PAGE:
# Need to solve the following equation with three knowns and 2 unknowns.

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Prabhath Manuranga
on 21 May 2024 at 6:00

Commented: Prabhath Manuranga
on 30 May 2024 at 23:18

W0 = Wi + (1 - L)*Hi*gi

W0 and L is an unknowns.

Wi, Hi, and gi are the knowns with 172 values per each.

I want to find W0 and L and their standard deviations as well.

I want to get each values comes for W0 and L when the program runs.

But when this code runs i got 0 for standard deviation of both W10 and L. Is this code is right? Can anyone help me to solve this?

The following code was written.

Wi = Wi;

Hi = H_BM;

gi = g_mean;

% Define the objective function

fun = @(x) norm(Wi + (1 - x(1))*Hi.*gi - x(2));

% Set initial guess for L and W0

x0 = [0, 0];

% Solve the optimization problem

x = fminsearch(fun, x0);

% Extract the values of L and W0

L = x(1);

L

W0 = x(2);

W0

% Calculate standard deviation of W0 and L

std_W0 = std(W0);

std_W0

std_L = std(L);

std_L

##### 4 Comments

Rik
on 21 May 2024 at 8:40

### Answers (2)

Torsten
on 21 May 2024 at 8:51

H_BM = rand(100,1);

g_mean = rand(100,1);

Wi = rand(100,1);

Hi = H_BM;

gi = g_mean;

x = Hi.*gi;

y = Wi + Hi.*gi;

fitlm(x,y)

##### 20 Comments

Torsten
on 30 May 2024 at 10:00

Edited: Torsten
on 30 May 2024 at 12:34

Rename your variable "sum". "sum" is an inbuilt MATLAB function to sum elements, and you overwrite this function in your code.

If you are sure that sigma_e^2(V_n) equals what you compute as sum(n) (I doubt it because you don't sum anything when computing sum(n)), your Dw should be computed as

Dw = sqrt(sum(s(2:78)))

Here, I renamed you variable "sum" to "s" and used the MATLAB function "sum" to sum elements in an array.

According to the mathematical formulae, the sigma1 and beta1 are lower triangular matrices, and your "sum" variable is computed by summing both sigma1 and beta1 over their columns, adding the result and multiply it by (GM/alpha)^2.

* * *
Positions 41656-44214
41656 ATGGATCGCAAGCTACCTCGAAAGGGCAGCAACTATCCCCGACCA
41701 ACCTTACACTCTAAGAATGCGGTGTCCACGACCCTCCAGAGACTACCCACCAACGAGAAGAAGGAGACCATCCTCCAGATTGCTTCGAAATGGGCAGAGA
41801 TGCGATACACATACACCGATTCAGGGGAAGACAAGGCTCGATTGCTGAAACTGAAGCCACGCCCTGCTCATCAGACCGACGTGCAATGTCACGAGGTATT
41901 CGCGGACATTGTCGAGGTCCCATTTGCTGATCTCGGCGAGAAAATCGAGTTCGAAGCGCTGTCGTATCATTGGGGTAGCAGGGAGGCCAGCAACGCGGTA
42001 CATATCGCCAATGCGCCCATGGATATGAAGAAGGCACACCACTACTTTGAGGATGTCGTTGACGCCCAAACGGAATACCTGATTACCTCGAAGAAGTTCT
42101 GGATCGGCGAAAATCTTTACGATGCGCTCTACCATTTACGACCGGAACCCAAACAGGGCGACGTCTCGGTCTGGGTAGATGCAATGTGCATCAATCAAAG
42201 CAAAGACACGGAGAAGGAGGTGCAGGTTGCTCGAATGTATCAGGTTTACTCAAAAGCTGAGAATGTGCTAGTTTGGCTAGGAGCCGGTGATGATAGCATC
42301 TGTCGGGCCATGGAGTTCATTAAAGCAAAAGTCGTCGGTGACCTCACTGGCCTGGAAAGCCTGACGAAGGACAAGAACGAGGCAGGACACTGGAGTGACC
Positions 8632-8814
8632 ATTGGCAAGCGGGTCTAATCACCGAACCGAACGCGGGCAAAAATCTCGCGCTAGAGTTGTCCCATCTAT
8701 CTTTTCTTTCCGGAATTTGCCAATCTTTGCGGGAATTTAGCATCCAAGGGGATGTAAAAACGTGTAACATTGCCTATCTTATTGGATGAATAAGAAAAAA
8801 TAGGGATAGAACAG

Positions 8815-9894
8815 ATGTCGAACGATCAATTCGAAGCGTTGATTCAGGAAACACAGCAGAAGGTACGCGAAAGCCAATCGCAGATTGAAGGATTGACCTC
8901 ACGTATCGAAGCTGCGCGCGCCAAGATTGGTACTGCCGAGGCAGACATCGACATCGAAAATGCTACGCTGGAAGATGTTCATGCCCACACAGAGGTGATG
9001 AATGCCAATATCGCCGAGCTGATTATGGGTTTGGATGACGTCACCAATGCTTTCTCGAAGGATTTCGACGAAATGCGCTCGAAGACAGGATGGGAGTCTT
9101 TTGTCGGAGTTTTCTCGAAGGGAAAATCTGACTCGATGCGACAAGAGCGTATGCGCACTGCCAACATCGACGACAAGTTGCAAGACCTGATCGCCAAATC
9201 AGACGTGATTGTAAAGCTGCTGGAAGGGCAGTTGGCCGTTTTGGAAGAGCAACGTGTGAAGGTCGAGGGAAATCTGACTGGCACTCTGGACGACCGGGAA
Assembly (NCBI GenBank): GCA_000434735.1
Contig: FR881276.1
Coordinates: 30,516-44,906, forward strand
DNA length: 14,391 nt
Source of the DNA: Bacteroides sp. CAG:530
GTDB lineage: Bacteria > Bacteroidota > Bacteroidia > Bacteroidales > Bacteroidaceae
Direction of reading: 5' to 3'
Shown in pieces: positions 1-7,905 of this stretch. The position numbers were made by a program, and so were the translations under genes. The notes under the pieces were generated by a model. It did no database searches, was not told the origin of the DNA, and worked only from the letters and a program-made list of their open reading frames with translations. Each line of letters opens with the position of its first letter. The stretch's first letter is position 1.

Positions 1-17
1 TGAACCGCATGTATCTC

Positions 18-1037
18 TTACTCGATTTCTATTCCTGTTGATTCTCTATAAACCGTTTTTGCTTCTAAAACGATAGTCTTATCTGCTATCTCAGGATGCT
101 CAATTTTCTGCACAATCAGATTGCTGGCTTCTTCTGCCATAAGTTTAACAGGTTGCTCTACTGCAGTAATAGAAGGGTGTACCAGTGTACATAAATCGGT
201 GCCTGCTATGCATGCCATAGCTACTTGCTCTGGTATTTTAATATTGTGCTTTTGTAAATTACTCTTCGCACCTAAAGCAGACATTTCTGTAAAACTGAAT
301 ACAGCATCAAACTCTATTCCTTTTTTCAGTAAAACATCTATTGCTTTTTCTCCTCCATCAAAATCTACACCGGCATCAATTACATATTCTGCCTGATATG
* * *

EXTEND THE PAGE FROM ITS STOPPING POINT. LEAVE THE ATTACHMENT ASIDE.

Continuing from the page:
Rupesh
on 23 May 2024 at 4:44

Hi Prabhat,

I understand that you want to calculate the values of W0 and L, and their standard deviations, from your given data using an optimization approach. The initial code calculates W0 and L but results in zero standard deviations because it operates on single scalar values instead of distributions (set of values) and single scalar values don’t have standard deviation associated with them.

To solve this, we can use a bootstrapping method. By repeatedly sampling your data and performing the optimization for each sample, we can obtain distributions of W0 and L. From these distributions, we can calculate the standard deviations.

Wi = Wi; % Your known values

Hi = H_BM; % Your known values

gi = g_mean; % Your known values

% Number of bootstrap samples

num_samples = 100;

% Arrays to store the results

L_values = zeros(1, num_samples);

W0_values = zeros(1, num_samples);

% Perform bootstrap sampling

for i = 1:num_samples

% Randomly sample indices with replacement

sample_indices = randsample(length(Wi), length(Wi), true);

% Sample the data

Wi_sample = Wi(sample_indices);

Hi_sample = Hi(sample_indices);

gi_sample = gi(sample_indices);

% Define the objective function for this sample

fun = @(x) norm(Wi_sample + (1 - x(1))*Hi_sample.*gi_sample - x(2));

% Set initial guess for L and W0

x0 = [0, 0];

% Solve the optimization problem for this sample

x = fminsearch(fun, x0);

% Store the results

L_values(i) = x(1);

W0_values(i) = x(2);

end

% Calculate mean and standard deviation of L and W0

L_mean = mean(L_values);

L_std = std(L_values);

W0_mean = mean(W0_values);

W0_std = std(W0_values);

% Display the results

disp(['L mean: ', num2str(L_mean)]);

disp(['L std: ', num2str(L_std)]);

disp(['W0 mean: ', num2str(W0_mean)]);

disp(['W0 std: ', num2str(W0_std)]);

This script repeatedly samples your data and runs the optimization to build up distributions for W0 and L, allowing for the calculation of their standard deviations. You can refer to below documentation to get clear understanding of inbuilt sample bootstrapping.

Hope it helps!

Thanks

##### 0 Comments

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